Now, the Editorial (with just a touch of political satire): “While most of us were shoveling snow and recovering from frostbite, our embattled Premier escaped to the sunny Island of Haribo off the coast of Brazil. Our editorial staff find this difficult to accept. Is it fair that some entitled Duffedonians get an invite to the tropics from rich corporate friends while the 99% are shivering in the cold dark days of December coping with high electricity prices? Yes, on December 21, fittingly the shortest day and longest, darkest night of the year, the Premier and his family jetted off to Candyleaf, Mr. Maltitol’s Stevia rebaudiana plantation.

 It should be noted that stevia, a sugar substitute, is the replacement recommended by the Ministry of Bowel Safety. The health catastrophe caused by the artificial “sour gas” sweetener in our famous Duffedonian sugar free Gummi Beavers had caused a collapse in the global market, a market second only to our manure exports. The government and particularly the Ministry of BS is under a great deal of pressure to reverse this economic Armageddon. Whoever gets the sweetener contract stands to make millions of our devalued dollars.

 The government claims that it has been open and fair in accepting all bids on the sweetener replacement contract. However, Opposition parties are calling foul, claiming that the trip is directly connected to the upcoming bill in the House recommending stevia as the replacement sugar substitute in Gummi Beavers. The Ministry of BS claims that stevia was simply the healthiest choice for Duffedonian bowels. The Ethics Commissioner, alerted by our timely news reporting, has promised to look into this matter.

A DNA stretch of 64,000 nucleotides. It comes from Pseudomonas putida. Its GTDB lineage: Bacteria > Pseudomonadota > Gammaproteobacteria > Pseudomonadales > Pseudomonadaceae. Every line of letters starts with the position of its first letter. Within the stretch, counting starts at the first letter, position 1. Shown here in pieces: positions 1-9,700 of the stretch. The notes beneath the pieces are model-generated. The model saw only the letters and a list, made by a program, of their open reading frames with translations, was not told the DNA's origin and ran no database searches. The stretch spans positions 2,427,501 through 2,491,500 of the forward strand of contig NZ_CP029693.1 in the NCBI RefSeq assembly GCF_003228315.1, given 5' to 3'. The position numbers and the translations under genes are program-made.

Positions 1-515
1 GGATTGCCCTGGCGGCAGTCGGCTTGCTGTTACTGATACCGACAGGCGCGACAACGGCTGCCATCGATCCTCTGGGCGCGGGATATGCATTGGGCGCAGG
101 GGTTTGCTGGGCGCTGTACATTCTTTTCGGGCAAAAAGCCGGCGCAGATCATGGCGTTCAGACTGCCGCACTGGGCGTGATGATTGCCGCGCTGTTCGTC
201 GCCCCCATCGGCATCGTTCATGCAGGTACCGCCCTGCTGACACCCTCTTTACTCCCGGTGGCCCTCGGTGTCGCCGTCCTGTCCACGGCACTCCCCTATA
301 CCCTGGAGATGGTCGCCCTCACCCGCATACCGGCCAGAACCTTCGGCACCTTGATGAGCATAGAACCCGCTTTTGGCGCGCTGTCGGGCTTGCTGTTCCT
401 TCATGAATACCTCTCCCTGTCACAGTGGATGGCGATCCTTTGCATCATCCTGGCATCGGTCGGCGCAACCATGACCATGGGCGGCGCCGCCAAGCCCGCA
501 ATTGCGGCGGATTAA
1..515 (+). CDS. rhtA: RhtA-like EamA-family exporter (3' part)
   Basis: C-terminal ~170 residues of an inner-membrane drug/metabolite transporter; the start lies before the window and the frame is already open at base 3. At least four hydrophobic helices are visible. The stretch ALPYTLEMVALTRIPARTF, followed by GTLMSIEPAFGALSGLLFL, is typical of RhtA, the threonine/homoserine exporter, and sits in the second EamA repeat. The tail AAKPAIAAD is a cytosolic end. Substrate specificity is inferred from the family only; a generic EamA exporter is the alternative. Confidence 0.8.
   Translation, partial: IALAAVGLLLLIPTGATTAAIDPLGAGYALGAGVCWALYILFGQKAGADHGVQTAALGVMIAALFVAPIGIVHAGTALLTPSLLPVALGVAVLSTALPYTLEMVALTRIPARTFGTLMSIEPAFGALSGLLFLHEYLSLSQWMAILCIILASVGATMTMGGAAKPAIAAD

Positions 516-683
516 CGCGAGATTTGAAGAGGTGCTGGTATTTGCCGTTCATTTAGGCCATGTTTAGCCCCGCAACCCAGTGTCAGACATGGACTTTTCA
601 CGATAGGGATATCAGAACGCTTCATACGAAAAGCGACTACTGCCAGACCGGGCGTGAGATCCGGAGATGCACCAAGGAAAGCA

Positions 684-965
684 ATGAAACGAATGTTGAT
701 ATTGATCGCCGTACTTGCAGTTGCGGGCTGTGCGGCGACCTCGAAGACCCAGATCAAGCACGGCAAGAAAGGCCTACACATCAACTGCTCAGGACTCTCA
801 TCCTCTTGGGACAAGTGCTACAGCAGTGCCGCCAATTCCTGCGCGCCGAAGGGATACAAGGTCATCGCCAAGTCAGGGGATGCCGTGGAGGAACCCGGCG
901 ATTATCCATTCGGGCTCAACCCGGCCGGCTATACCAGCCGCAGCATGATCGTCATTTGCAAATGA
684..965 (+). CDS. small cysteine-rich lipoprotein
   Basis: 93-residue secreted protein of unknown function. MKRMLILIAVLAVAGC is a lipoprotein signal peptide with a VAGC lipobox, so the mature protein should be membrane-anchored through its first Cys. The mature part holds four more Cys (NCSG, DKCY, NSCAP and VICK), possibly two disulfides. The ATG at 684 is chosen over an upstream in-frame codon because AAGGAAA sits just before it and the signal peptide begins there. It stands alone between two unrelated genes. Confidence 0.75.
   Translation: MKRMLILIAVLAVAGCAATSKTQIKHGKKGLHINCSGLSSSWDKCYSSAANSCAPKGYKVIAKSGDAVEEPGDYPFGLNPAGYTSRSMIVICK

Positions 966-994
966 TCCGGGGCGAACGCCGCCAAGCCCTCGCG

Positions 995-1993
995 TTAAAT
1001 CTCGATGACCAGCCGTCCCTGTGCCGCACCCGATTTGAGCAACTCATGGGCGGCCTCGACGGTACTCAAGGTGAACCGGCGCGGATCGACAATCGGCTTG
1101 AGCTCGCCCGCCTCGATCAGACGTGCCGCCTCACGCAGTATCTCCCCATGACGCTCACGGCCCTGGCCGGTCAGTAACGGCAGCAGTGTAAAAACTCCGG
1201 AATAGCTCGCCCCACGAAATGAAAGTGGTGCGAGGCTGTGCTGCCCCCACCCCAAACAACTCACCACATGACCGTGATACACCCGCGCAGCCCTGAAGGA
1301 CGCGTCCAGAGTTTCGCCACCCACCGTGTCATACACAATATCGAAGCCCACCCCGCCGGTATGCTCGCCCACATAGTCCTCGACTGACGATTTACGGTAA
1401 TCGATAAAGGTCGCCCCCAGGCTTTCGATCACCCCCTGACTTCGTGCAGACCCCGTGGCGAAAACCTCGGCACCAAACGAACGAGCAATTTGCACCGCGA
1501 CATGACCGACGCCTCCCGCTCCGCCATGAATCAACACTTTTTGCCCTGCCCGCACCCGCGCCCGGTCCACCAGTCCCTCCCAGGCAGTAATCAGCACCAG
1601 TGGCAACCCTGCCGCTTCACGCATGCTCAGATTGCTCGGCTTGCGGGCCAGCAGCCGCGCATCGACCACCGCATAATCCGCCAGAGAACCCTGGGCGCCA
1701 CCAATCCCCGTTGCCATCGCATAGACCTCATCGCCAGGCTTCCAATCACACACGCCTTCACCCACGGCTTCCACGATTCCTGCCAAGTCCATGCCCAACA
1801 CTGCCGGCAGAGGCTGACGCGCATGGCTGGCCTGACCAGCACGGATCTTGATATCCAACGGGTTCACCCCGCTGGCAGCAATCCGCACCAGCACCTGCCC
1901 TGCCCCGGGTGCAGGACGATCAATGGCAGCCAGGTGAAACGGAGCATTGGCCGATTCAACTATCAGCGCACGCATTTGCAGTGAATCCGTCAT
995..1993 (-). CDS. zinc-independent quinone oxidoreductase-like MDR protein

Is it not time that Duffedonian’s deserve honesty and transparency and clarity in our governance? Is it too much for hard working, tax-paying, Gummi Beaver consuming Duffedonians to expect a straight answer to a simple question? We think not! We call for the Minister of BS to resign and keep the government out of our junk food choices!  The Editor

There you have it – an editorial can rant and rave a little as long as it doesn’t cross the libel line. It can appear to be intelligent, but has to be careful of falling prey to the two parts of the Rex Murphy Syndrome. Part One is using so many big words that your audience is bedazzled by your eloquence but really has no idea what you are saying. Part Two is being caught getting paid on the side by individuals and groups seeking to influence the tone of the news.

What if we discovered that our hypothetical Editor works for a publishing group linked to influential corporations, linked to influential fundraisers, linked to whatever political party is in office. As CBC noted, “When journalists get paid to speak to or on behalf of powerful advocacy groups, it is hard to argue that this does not lead to a perception of conflict of interest.”

Fire and Fury in journalism, the way I see it.


Skid Crease, Caledon